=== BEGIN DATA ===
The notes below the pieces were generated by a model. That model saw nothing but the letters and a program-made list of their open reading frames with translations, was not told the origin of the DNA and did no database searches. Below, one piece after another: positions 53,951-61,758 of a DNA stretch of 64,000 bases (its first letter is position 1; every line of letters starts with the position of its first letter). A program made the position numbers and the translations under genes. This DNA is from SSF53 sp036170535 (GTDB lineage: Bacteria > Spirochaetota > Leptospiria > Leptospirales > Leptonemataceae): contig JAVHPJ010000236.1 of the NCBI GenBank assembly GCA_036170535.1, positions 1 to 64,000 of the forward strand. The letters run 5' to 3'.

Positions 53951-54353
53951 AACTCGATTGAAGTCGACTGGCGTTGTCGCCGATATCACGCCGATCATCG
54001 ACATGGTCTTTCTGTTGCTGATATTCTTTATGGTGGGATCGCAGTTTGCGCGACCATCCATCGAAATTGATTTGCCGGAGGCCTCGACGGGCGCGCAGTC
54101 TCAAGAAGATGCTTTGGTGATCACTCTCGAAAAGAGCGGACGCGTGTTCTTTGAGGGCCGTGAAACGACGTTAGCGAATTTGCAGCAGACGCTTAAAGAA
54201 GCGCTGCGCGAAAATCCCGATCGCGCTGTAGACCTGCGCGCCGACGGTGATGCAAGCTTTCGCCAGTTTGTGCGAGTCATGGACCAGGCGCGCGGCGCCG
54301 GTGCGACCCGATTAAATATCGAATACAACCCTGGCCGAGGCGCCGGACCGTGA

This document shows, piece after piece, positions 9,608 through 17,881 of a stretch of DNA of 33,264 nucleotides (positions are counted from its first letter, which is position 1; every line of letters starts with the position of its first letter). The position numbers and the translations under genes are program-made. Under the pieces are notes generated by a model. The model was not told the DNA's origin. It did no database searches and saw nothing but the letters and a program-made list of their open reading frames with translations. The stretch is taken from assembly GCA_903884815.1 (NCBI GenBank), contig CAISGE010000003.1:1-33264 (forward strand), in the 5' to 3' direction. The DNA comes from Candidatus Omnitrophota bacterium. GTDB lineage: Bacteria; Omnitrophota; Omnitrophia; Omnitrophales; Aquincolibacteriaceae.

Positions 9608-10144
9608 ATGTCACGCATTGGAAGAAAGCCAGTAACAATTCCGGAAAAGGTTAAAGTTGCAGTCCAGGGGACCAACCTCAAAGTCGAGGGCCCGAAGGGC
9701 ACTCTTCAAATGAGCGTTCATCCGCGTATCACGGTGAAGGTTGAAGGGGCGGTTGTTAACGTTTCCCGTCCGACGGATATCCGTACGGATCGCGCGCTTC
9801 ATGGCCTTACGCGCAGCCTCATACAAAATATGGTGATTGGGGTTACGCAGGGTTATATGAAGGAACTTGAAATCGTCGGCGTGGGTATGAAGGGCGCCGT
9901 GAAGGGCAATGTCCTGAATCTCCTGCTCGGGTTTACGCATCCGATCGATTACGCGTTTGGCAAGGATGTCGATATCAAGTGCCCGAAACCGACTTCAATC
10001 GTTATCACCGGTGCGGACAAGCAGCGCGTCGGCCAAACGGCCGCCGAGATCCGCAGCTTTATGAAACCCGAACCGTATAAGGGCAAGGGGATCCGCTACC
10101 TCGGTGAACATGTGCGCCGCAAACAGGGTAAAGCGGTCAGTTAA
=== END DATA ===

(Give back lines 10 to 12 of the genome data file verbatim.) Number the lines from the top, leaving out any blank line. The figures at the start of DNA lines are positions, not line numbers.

9608 ATGTCACGCATTGGAAGAAAGCCAGTAACAATTCCGGAAAAGGTTAAAGTTGCAGTCCAGGGGACCAACCTCAAAGTCGAGGGCCCGAAGGGC
9701 ACTCTTCAAATGAGCGTTCATCCGCGTATCACGGTGAAGGTTGAAGGGGCGGTTGTTAACGTTTCCCGTCCGACGGATATCCGTACGGATCGCGCGCTTC
9801 ATGGCCTTACGCGCAGCCTCATACAAAATATGGTGATTGGGGTTACGCAGGGTTATATGAAGGAACTTGAAATCGTCGGCGTGGGTATGAAGGGCGCCGT